Aryeh Sivan also viewed the serial mother Leah as a woman battered by life: "In the evenings / She would sit and count / Drops of milk from the candle. / Around her the children scampered / And she couldn't remember their names." And Yehuda Amichai wrote about Jacob's attitude toward his two wives in the following words: "It is morning now and behold, you are Leah; Last night you were Rachel. / Laban did not deceive me under the cover of night, / It was always thus, it is the way of the world." (Translation: Azzan Yadin. ) Abba Kovner wrote a very impressive long poem about Dinah, who was raped, and her brothers who butchered the males of Shechem and killed her lover; its title is "The Rhythm Band Performs on Mount Gerizim." In Kovner's interpretation, Dinah is not afraid of the man who raped her and became her beloved, but of her brothers, who will want to avenge her blood and kill her.

The character of Jephthah's daughter has attracted many writers. The first poem about her to appear in Hebrew was a work by Lord Byron, translated by Judah Leib Gordon, in which the daughter, who is devoted to her father, tries to buoy him up as he murders her. Shaul Tchernichovsky describes how Jephthah's daughter bewails her imminent death and is still a virgin: "With dances come out, girls - kol hatan vekol kalah / No one sang to me and I did not sing to my wretched home / I did not love, I did not burn beloved in my husband's fold."

Are there also stories in the Jewish sources about murder in the wake of unrequited love?

"No, but family honor belongs to men. What is a husband [Hebrew: ba'al, or owner]? A person who has property. A woman has no stable identity. She changes her name, she moves into her husband's house, he throws her out, she goes back to her parents. Nor does she possess biological stability: she has manifestations of becoming full and becoming empty, and the man cannot control that. The man wants to control the woman. The term 'modesty' is applied solely to women, and it relegates them to a different place. She has to be made fit, and that is the man's role.

"Women also do not have a will of their own," Shenhar continues. "'Let us call the maiden and ask for her reply' exists only once, in the case of Rebecca. Even if it was said of Deborah that she was 'eshet lapidot' - meaning a strong and brave woman - the Jewish sages amended that interpretation and claimed that the phrase really meant that she was married to someone named Lapidot."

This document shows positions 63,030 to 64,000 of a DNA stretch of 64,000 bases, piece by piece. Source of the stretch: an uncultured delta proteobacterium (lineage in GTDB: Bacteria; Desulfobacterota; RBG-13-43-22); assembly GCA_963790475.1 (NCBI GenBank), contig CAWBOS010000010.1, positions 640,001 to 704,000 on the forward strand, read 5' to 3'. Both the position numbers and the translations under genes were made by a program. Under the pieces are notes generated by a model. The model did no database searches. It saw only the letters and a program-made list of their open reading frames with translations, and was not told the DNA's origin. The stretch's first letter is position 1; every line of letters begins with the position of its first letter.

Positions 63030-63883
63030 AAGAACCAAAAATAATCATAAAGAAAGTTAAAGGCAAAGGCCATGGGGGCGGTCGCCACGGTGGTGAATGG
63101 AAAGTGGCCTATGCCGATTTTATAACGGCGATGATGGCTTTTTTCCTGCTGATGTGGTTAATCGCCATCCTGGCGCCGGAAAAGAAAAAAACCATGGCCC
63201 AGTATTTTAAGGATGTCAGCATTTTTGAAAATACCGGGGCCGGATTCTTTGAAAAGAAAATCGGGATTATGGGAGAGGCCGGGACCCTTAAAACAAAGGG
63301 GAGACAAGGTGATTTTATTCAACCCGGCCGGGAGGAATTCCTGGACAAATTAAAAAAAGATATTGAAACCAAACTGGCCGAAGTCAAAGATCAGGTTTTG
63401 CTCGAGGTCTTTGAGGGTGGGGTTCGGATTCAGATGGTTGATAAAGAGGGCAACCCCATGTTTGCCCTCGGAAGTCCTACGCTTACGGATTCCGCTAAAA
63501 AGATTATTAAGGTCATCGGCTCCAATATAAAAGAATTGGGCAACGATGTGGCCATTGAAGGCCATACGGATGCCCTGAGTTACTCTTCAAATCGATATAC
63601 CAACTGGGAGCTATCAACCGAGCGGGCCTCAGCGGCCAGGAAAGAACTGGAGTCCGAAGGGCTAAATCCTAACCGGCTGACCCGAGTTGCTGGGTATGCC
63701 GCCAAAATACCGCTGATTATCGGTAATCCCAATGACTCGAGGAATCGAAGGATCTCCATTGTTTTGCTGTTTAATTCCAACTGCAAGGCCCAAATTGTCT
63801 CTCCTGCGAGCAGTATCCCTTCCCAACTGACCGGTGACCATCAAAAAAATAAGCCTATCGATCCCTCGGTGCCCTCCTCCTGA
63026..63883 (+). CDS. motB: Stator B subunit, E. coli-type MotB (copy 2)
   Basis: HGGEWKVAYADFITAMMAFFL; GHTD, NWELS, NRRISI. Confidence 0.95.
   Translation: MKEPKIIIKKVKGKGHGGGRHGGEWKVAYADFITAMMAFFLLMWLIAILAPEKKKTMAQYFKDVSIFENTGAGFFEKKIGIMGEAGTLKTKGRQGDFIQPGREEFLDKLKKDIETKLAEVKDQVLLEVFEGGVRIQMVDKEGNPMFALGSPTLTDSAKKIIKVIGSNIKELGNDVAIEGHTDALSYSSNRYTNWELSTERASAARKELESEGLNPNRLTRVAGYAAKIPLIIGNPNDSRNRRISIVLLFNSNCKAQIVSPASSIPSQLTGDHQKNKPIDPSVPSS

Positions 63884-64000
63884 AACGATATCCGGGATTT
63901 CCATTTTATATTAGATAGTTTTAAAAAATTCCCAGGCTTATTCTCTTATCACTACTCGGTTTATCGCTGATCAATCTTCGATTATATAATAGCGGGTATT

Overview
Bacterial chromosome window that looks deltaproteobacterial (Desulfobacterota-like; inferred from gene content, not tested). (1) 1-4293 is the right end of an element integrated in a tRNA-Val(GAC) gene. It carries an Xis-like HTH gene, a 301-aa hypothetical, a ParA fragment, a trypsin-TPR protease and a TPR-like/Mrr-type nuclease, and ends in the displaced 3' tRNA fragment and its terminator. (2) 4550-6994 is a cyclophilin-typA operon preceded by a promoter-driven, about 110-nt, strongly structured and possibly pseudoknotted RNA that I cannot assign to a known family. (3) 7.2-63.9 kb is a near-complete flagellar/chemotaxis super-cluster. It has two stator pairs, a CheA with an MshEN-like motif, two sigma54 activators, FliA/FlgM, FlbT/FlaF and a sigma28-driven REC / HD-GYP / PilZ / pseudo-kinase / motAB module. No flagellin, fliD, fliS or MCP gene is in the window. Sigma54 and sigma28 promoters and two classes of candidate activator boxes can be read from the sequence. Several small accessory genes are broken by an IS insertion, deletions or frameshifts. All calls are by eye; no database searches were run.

What about Yael, the wife of Heber the Kenite, who killed Sisera and saved our nation?

"Well, the real story here is 'At [between] her feet he fell and lay.' After she had seduced him and given him warm milk to drink, she dragged him into her bed and wore him out with intercourse, and when he fell exhausted between her legs, only then did she kill him. In other words, she too was not a heroine but an instrument of temptation, a woman who was forced to use her body in order to trick a man."

The next thing you'll say is that Rahab was a dispenser of food and not of sex.

"Sorry, I didn't mean to shock you."

What is your take on the story of Amnon and Tamar?

"Amnon falls in love with Tamar, his half-sister - in other words, we have incest here, beside everything else. He takes her home to bake him some cakes and rapes her. In the case of Tamar, her voice is heard but there is no one to listen to her wishes."

Why did you choose only unfortunate women and concubines?

"That did not occur to me when I was writing the book, but I think I must like unfortunates and the downtrodden. At our college, for example, I have a program for Ethiopian women who clean Haemek Hospital [in Afula]. I give them a preparatory course and they integrate into nursing studies and will become registered nurses. I seem to be drawn to people who need help. I have a program for single mothers, and when they completed the first course and told me what it had done for their children, I cried. And it's all done by struggles. I guess that, without realizing it, I am drawn to that, too."